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Enjoying and fearing laughter: Personality characteristics of gelotophobes, gelotophiles, and katagelasticists

"People differ in the way they deal with ridicule," Rene T. Proyer and Willibald Ruch report (in Psychological Test and Assessment Modeling 2/2010). Their study "examines the personality correlates of those who fear being laughed at (gelotophobes), those who enjoy being laughed at (gelotophiles) and those who enjoy laughing at others (katagelasticists).

Gelotophobes do not interpret laughter by others as something positive but more as a mean to put them down. Gelotophiles enjoy being laughed at and interpret the laughter by others positively, as a sign of appreciation. Katagelasticists enjoy laughing at others and do not feel that there is anything wrong in doing so.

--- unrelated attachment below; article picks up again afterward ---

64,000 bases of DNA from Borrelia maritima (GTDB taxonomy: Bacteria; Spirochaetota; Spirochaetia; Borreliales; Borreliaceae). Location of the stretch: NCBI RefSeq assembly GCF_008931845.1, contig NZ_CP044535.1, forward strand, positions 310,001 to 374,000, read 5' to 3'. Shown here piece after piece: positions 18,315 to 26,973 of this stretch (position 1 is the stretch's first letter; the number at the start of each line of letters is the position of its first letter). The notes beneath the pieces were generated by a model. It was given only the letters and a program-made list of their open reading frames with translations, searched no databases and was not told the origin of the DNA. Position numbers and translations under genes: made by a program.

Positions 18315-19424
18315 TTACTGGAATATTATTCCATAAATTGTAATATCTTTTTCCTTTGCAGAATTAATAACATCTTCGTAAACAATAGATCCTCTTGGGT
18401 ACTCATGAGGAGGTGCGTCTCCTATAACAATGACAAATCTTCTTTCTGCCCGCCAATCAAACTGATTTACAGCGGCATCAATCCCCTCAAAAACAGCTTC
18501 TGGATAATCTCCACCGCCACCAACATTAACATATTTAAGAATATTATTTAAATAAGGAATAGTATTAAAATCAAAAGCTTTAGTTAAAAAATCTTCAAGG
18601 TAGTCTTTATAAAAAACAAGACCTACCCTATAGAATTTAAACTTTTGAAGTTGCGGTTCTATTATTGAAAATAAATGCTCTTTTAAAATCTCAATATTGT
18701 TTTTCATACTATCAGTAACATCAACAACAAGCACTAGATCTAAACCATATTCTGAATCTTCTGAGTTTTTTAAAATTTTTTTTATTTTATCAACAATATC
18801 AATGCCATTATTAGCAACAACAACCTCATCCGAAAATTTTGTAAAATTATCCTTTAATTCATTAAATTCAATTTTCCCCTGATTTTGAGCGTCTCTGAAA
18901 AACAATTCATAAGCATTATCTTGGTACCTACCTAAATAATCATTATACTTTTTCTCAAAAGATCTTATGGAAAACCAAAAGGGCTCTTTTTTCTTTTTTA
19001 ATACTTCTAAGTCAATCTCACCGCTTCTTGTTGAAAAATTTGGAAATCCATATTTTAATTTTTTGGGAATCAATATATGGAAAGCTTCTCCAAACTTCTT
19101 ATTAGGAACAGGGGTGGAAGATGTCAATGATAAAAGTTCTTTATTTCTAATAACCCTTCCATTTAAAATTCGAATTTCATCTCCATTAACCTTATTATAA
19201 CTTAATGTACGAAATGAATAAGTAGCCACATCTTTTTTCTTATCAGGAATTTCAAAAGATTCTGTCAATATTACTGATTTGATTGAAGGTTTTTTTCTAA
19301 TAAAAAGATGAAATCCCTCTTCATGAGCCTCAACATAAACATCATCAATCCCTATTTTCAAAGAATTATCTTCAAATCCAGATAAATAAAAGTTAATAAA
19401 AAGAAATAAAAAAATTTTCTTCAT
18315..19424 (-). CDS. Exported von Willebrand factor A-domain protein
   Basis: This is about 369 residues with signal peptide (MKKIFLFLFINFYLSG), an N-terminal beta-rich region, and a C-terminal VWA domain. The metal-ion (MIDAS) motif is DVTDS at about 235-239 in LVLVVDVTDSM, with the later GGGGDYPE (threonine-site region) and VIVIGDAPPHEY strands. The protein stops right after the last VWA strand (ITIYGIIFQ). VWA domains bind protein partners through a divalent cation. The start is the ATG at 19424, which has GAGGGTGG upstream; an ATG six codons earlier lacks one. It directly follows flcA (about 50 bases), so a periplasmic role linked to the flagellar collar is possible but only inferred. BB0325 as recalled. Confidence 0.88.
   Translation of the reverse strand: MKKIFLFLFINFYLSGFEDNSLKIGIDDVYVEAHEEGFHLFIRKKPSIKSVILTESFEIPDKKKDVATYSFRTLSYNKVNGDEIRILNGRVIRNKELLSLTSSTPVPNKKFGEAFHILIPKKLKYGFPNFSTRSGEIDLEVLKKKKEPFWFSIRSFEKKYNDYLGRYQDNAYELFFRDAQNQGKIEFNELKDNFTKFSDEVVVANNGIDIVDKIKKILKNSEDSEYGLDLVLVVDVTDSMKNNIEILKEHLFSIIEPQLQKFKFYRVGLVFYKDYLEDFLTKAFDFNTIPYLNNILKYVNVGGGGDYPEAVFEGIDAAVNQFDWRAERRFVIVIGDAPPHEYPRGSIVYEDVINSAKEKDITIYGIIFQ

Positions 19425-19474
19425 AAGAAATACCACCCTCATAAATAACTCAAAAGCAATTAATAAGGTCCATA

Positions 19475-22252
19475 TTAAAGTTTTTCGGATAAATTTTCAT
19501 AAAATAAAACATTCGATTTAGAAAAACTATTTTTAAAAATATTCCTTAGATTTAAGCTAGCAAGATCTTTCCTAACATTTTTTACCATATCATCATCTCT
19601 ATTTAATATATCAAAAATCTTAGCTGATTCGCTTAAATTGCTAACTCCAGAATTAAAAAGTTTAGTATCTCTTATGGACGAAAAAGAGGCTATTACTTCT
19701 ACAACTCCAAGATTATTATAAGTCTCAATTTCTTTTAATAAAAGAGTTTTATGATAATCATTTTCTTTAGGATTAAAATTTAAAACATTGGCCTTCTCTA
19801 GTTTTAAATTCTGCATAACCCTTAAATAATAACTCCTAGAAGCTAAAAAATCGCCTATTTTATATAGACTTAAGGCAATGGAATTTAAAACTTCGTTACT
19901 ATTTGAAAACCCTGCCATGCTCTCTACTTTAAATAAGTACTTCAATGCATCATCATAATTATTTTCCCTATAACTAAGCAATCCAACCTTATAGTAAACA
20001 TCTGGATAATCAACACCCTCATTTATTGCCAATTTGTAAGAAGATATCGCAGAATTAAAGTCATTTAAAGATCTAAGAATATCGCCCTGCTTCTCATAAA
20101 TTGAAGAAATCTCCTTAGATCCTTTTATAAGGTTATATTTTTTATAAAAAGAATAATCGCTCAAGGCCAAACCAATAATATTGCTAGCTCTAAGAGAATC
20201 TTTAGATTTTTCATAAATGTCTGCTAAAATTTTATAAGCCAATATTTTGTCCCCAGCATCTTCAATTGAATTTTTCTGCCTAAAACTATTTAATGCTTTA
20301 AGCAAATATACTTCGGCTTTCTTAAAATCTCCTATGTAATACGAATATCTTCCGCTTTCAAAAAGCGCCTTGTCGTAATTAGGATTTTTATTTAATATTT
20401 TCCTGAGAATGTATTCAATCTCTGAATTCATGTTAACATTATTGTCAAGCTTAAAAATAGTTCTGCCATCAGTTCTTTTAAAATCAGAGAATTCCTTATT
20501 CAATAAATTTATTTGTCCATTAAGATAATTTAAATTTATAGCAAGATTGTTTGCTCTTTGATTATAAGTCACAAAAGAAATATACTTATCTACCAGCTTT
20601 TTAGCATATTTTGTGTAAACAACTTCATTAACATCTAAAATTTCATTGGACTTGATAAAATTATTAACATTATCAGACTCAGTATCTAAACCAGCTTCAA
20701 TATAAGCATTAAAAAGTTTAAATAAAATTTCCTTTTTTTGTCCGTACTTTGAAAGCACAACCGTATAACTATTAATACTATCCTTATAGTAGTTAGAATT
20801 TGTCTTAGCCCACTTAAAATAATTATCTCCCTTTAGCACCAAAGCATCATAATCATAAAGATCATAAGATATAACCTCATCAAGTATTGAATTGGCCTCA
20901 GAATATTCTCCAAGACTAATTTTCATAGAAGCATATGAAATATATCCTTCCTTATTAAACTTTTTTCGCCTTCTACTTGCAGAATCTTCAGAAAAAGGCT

In an empirical study (N = 394), gelotophobia, gelotophilia, and katagelasticism were related to the PEN-model. Gelotophobes were found to be introverted neurotics. Gelotophilia was primarily related to extraversion and in a multiple regression analysis gender (higher among males) turned out to be predictive as well. Katagelasticists were found to be younger males with higher scores in extraversion and psychoticism. Overall, in a regression analysis the content scales of the short form of the EPQ-R predicted gelotophobia best, but gelotophilia and katagelasticism also yielded robust relations".

Key words: gelotophobia, gelotophilia, humor, katagelasticism, PEN-model, ridicule

Psychological Test and Assessment Modeling 2/2010